Patience has always been my mother’s favorite virtue to compromise. These manners were practiced in the little things of my daily life, whether that was by waiting for everyone to sit down at the dining table before dinner, standing in line for the train to come during rush hours, or patiently solving problem after problem. Mastering a specific mathematical concept. Thus, it was instinctive that patience became my hostile to success in terms of money and investing. As a young person with the advantage of time, I learned how accumulating passive/long-term investments by buying and holding securities for a long time is one of the safest and most rewarding ways to accumulate wealth and learn about money.


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Photo: Kamla Furqan

as a furqan worker
MBA Student at Loyola Marymount University

When I was growing up, my father would often say to me, “An ounce of prevention is worth a pound of cure.” This proverb has proven to be a valuable lesson that I apply to all aspects of my life, including personal finance. My parents emphasized to me the importance that the financial decisions you make today (such as budgeting, saving, building credit, investing, etc.) can affect your life in the future. As a freelancer and graduate student, I now realize the importance of taking actionable steps in properly planning and managing debt to minimize any long-term impacts or challenges I may face on my wealth building journey.


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Photo: Kristen Fillmore

Kristen Fillmore
wealth management advisor; Stockbridge, Michigan.

One of the most important money lessons I learned came from my father. He taught me that early in his life, and it really helped me lay a good foundation for financial success. The lesson is somewhat twofold – put savings first, and live within my means. I have learned to take at least the first 15% of my salary and immediately put it into savings. For internships and summer jobs, before I was eligible for retirement accounts, this meant having a portion of my salary deposited directly into my savings account. Once I started my full-time career, I set myself up to defer over 15% of my salary directly to a 401(k). This strategy helped me live within my means because I did not have the opportunity to even touch that part of the income. I also didn’t have to consciously think about saving because once I set myself up, the savings would automatically check into my paycheck.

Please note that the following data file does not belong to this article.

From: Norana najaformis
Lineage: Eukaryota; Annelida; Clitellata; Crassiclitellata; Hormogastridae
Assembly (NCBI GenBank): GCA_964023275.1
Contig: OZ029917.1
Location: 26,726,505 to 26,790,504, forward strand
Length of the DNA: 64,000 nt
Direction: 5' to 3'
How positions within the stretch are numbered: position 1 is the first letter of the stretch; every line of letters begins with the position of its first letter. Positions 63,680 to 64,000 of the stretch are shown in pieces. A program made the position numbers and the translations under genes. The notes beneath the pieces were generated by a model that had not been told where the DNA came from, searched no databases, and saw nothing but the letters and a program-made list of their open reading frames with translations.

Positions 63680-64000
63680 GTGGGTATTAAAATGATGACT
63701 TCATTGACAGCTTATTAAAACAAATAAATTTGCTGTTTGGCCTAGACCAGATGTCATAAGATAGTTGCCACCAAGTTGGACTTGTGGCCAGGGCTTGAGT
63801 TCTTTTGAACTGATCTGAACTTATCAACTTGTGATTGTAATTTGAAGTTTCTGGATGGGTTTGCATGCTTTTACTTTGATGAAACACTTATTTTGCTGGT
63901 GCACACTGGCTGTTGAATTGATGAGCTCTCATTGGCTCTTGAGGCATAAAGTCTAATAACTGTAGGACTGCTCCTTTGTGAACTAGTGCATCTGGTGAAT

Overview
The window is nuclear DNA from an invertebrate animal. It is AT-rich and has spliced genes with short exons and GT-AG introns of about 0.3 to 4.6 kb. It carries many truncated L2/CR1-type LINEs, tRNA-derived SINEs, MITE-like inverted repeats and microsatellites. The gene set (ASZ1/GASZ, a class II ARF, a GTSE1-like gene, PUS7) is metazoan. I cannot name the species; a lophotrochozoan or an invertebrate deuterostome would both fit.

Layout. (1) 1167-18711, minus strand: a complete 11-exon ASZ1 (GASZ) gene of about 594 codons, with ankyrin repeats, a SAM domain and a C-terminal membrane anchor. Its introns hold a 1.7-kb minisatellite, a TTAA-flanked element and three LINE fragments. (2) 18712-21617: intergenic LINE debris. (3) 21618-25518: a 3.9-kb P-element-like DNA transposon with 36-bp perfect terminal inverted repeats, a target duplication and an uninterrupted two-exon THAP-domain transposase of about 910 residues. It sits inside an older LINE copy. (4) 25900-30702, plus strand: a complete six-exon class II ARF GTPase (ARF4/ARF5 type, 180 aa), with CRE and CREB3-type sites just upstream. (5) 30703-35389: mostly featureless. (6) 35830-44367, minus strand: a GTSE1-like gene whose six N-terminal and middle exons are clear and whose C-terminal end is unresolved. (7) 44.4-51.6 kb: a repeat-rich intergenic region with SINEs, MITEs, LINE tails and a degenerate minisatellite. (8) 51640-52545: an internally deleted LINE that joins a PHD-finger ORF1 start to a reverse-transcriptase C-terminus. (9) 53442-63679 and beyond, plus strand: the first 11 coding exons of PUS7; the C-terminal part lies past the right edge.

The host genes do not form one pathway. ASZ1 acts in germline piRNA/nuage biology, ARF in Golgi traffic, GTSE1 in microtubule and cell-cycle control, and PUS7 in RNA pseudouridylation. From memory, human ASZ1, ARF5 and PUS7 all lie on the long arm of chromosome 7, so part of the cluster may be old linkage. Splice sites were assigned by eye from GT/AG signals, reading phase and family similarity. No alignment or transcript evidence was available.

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Photo: Peter Zee

Peter Z
MBA Student, New York University Stern School of Business

I was introduced to passive investing in index funds right after college by a good friend. Passive investing is a great way to build wealth over time with minimal effort and risk, especially for young professionals who can take advantage of doubling down early. It can also be an excellent portal for active algorithmic investing for those more inclined.


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Cinematography: Saadia Ayaz

Saadia Ayaz
Student of Anthropology and Cultural Biology. Duke University

A mentor once encouraged me to take an active part in learning about personal finance. I found myself drawn towards articles and having conversations with the people closest to me. As you begin your career, concepts like “401(k)” or “Roth IRA” can often seem foreign. As we discussed in the group, educating yourself about retirement funds at a young age can have a huge payoff going forward. While each individual’s financial journey is different, the attitude to continuous learning about personal finance deserves worldwide recognition.


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Pictured: Tyler Corso

Tyler Corso
associate product manager; Oakville, Ontario

Regarding money and spending, I received a valuable lesson on credit cards from my mother, which I originally learned from her father. If you don’t have enough money in your bank account to buy something without a credit card, you can’t afford to buy it. The lesson here is to avoid overspending with a credit card just because that money isn’t due today. By treating the balance as it is due today, it helps reduce spending and mitigate future issues with credit card debt.